BETTER outcomes for children and adults with bronchiectasis

By A/Prof. Julie Marchant

BETTER outcomes for children with bronchiectasis

Bronchiectasis is an under-researched chronic respiratory disease which currently has no licensed pharmaceutical medication specific to the condition. The BronchiEctasis Trial Testing ERdosteine (BETTER) is a multicentre double blinded randomised controlled trial (RCT) using a bronchiectasis-specific pharmaceutical treatment named erdosteine to improve outcomes of children and adults with bronchiectasis.

Erdosteine is an oral medication that is given to help break down mucous in the lung airways. As a novel mucolytic, it works to change the airway mucous, making it thinner and easier for patients to cough out and clear, and helping to break the vicious cycle of airway infection in bronchiectasis. The Cough and Airways Research Group (CAARG) hypothesizes that this will, in turn, decrease the number of acute respiratory flare-ups experienced by children with bronchiectasis. Erdosteine is licensed in 40 countries but is currently not available in Australia. Historically, this medication has been shown to improve clinical outcomes in other airway conditions.

For this study, we plan to recruit 194 children and adults who have bronchiectasis and are aged between 2−49 years. Led by the Queensland Children’s Hospital in Brisbane, the study is being undertaken in five Australian hospitals including Concord Hospital Sydney, Perth Children’s Hospital, Royal Darwin Hospital and Gold Coast University Hospital, as well as two international sites in Malaysia and the Philippines.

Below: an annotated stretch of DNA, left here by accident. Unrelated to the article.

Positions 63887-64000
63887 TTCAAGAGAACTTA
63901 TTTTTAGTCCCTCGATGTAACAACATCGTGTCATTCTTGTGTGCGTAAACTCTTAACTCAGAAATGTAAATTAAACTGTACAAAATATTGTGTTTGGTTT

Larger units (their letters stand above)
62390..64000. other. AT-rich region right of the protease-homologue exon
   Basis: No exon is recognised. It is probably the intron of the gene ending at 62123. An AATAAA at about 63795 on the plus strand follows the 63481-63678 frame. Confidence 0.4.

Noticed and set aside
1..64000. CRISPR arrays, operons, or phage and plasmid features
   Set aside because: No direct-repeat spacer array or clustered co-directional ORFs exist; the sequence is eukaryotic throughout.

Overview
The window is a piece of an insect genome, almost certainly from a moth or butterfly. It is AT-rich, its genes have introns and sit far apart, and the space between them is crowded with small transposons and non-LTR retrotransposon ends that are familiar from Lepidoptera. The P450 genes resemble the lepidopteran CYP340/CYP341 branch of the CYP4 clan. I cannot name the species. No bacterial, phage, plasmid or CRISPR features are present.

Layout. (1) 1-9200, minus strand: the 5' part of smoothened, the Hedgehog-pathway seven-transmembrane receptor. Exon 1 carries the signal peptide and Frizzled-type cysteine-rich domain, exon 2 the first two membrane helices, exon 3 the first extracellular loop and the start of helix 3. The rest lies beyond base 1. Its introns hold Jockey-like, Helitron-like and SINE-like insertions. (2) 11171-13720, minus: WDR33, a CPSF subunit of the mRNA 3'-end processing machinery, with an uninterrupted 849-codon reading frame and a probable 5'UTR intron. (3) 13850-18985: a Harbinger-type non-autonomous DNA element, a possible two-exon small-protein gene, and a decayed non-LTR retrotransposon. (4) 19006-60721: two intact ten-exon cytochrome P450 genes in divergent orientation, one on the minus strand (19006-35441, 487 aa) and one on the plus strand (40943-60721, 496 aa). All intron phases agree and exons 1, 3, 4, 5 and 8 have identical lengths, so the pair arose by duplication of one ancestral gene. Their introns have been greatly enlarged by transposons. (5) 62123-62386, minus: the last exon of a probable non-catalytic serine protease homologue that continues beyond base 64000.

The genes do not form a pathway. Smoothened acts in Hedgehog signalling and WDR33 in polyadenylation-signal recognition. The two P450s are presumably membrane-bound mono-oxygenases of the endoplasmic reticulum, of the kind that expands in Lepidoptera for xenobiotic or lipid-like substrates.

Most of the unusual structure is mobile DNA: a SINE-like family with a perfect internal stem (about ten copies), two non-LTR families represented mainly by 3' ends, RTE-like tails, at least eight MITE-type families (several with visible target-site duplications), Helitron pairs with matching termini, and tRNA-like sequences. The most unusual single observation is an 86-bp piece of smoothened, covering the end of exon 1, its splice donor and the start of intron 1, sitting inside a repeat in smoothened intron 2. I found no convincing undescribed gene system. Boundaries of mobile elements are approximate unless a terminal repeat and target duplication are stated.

The main question we are looking to address is whether twelve months of twice-daily oral erdosteine medication reduces acute respiratory exacerbations in children and young adults with bronchiectasis. Secondary outcomes will look at quality of life, lung function and effect on hospitalisations as measures of clinical outcomes. To date, we have recruited 77 patients who are followed monthly, and we anticipate the project will be completed by the end of 2025.

Focusing on children and young people with bronchiectasis is important, as we now know that we can reverse radiographic bronchiectasis when optimal treatment is begun early. Our study addresses important clinical gaps in the lack of licensed medication for these patients. It also looks to decrease acute flare-ups, which see patients experience a significant increase in both day and night coughing and which impair quality of life for them. The financial impact on the health system and consumer is substantial, with trips to the doctor, courses of oral antibiotics and even, in some cases, hospital admissions.

This trial will likely lead to a new oral treatment for bronchiectasis. If effective, the RCT results would aid in Therapeutic Goods Administration (TGA) approval of erdosteine in Australia and see incorporation of the novel pharmaceutical therapy into future bronchiectasis guidelines.